NEW ORLEANS (AP) -- Baron Davis brought pro basketball back to the Big Easy with a dribbling, passing and shooting exhibition reminiscent of "Pistol Pete'' Maravich.
Baron Davis and the Hornets brought the NBA back to New Orleans.
Despite back spasms that caused him to sit out much of the preseason, Davis had 21 points and 10 assists as the Hornets beat New Orleans' old team, the Utah Jazz, 100-75 Wednesday night in the regular season opener for both teams.
"In the NBA you've got to play through a lot of things and that's what I did,'' Davis said. "We needed a spark and I thought it was my time to step up.''
The game marked the regular season return of the NBA to New
Orleans for the first time since the Jazz left for Utah in 1979. A standing-room only crowd of 17,668 was into the game from beginning to end.
"That's what we envisioned -- them really getting into the game and being loud and boisterous,'' Hornets coach Paul Silas said. "That helps us so much. I can see us having a good home advantage, and that's what this is all about.''
Stevenson, a first-time starter in his third season with the Jazz, eclipsed his 4.9-point average from last season midway through the first quarter by hitting his first three shots. He finished with 12.
The Jazz were within 68-64 after Mark Jackson hit a running hook
at the third-quarter buzzer. But the Hornets were able to maintain
the lead and outscored Utah 32-11 in the fourth.
"We haven't been able to sustain anything offensively,'' Sloan
Sloan predicted success for a Hornets team that struggled through the preseason with as many as four starters out with injuries. Only center Elden Campbell was out Wednesday.
"They'll probably win 60 games without breaking a sweat,'' Sloan said.
"They played together, they passed the ball, they set screens,'' Stockton added. "That's what we want to be very shortly.''
A day before the game, Davis said his spasms were acting up, but he felt he needed to play through the pain. He started slow but in the second quarter picked up the pace.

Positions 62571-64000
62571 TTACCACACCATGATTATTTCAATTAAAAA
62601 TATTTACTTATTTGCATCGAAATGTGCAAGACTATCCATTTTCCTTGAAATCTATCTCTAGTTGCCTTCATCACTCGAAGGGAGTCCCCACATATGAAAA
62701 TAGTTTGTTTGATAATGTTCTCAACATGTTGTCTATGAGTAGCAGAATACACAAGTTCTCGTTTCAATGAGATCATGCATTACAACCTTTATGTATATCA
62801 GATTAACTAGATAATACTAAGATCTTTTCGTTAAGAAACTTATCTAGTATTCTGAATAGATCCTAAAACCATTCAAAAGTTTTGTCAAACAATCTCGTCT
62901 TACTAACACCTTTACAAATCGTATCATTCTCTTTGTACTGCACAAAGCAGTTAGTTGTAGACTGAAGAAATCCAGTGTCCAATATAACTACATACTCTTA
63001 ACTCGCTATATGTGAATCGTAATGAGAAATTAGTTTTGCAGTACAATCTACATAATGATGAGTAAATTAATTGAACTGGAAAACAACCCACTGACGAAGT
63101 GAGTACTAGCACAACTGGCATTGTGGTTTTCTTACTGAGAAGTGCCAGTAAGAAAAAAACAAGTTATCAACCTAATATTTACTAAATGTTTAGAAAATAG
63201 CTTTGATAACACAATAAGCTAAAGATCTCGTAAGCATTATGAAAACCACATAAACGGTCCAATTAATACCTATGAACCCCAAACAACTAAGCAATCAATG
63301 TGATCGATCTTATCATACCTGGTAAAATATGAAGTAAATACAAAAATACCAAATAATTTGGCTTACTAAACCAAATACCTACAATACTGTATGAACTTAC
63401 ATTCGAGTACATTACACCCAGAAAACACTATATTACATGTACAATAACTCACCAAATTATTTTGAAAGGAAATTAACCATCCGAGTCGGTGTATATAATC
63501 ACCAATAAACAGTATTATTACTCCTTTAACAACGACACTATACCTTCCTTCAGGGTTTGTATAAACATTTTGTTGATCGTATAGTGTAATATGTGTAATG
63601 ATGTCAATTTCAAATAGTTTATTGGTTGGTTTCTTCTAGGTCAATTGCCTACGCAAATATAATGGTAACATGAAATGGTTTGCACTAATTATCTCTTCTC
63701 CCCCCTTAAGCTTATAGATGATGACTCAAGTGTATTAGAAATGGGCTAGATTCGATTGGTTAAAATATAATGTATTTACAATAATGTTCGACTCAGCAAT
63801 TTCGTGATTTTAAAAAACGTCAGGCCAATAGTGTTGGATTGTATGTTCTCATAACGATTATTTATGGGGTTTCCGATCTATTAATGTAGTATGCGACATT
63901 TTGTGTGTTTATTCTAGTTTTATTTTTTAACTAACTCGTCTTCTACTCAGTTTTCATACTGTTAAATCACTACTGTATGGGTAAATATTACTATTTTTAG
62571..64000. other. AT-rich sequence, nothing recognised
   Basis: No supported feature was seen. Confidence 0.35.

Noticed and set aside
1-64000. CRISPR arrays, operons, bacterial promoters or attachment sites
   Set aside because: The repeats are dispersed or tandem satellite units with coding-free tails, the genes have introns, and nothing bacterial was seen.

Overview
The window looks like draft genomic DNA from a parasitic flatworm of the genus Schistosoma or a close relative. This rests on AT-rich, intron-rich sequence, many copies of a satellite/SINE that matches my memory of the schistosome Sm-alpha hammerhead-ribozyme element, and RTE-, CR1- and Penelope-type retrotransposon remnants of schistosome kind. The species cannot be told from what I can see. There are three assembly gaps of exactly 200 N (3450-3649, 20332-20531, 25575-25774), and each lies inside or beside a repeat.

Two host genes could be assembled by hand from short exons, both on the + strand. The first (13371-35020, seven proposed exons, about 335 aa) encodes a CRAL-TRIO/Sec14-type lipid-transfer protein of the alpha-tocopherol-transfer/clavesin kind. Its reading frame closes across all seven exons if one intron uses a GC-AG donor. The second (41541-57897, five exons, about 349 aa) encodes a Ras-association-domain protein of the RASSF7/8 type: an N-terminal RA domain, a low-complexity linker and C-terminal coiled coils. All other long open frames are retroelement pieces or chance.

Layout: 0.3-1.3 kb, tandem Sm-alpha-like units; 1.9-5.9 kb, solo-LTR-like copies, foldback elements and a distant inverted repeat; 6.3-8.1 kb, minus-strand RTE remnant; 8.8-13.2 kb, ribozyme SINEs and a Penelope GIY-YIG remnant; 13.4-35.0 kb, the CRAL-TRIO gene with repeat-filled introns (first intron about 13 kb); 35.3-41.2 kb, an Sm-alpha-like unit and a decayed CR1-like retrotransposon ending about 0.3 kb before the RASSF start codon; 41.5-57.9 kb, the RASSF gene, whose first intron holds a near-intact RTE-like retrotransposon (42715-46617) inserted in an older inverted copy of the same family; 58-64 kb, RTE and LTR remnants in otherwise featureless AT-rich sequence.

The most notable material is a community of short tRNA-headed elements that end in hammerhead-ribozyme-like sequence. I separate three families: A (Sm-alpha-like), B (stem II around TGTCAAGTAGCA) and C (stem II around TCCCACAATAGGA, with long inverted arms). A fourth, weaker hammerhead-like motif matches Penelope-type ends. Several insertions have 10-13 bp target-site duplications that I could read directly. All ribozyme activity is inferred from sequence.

He set up Wesley on a pair of fast breaks, and fed a no-look
pass through a crowded lane to Jamaal Magloire for a dunk.
"I had a good opportunity because the way they were playing me, I was able to get in the lane and create shots for teammates and hit shots for myself to really get us going,'' Davis said.
Davis hit four 3-pointers, including one from well behind the
arc as the shot clock expired on a broken play to give New Orleans
a 43-36 lead. Another gave New Orleans a 49-38 lead at halftime.
"He gives off a lot of energy. He makes everybody else go,'' Mashburn said. "I think Baron sometimes overstates his pain, but he's a really great point guard, something we've always known we've had.''
Davis was clearly still in pain, although he only let it show when he came out of the game, walking to the bench with his back arched awkwardly and a grimace on his face. He played 38 minutes, stretching on the sidelines when he was out.
"When he's out there he doesn't really feel it, so as long as I keep him on the floor he's fine,'' Silas said. "He can play 39 minutes. That's not too many for him.''
Jerome Moiso, one of the players getting more time off the bench
with Campbell out, hit all five of his shots for 10 points.
The Hornets retired Maravich's No. 7 at halftime. The giant mock jersey was similar to the Hornets' design but with the old Jazz color scheme of purple and yellow. ... The crowd booed when
the public address announcer began introductions of the long-departed Jazz, but the crowd erupted in cheers when former Louisiana Tech star and Summerfield, La., native Karl Malone was introduced. ... Louisiana natives scored the first two baskets of the NBA's second coming to New Orleans. Malone scored the first and P.J. Brown the second. Brown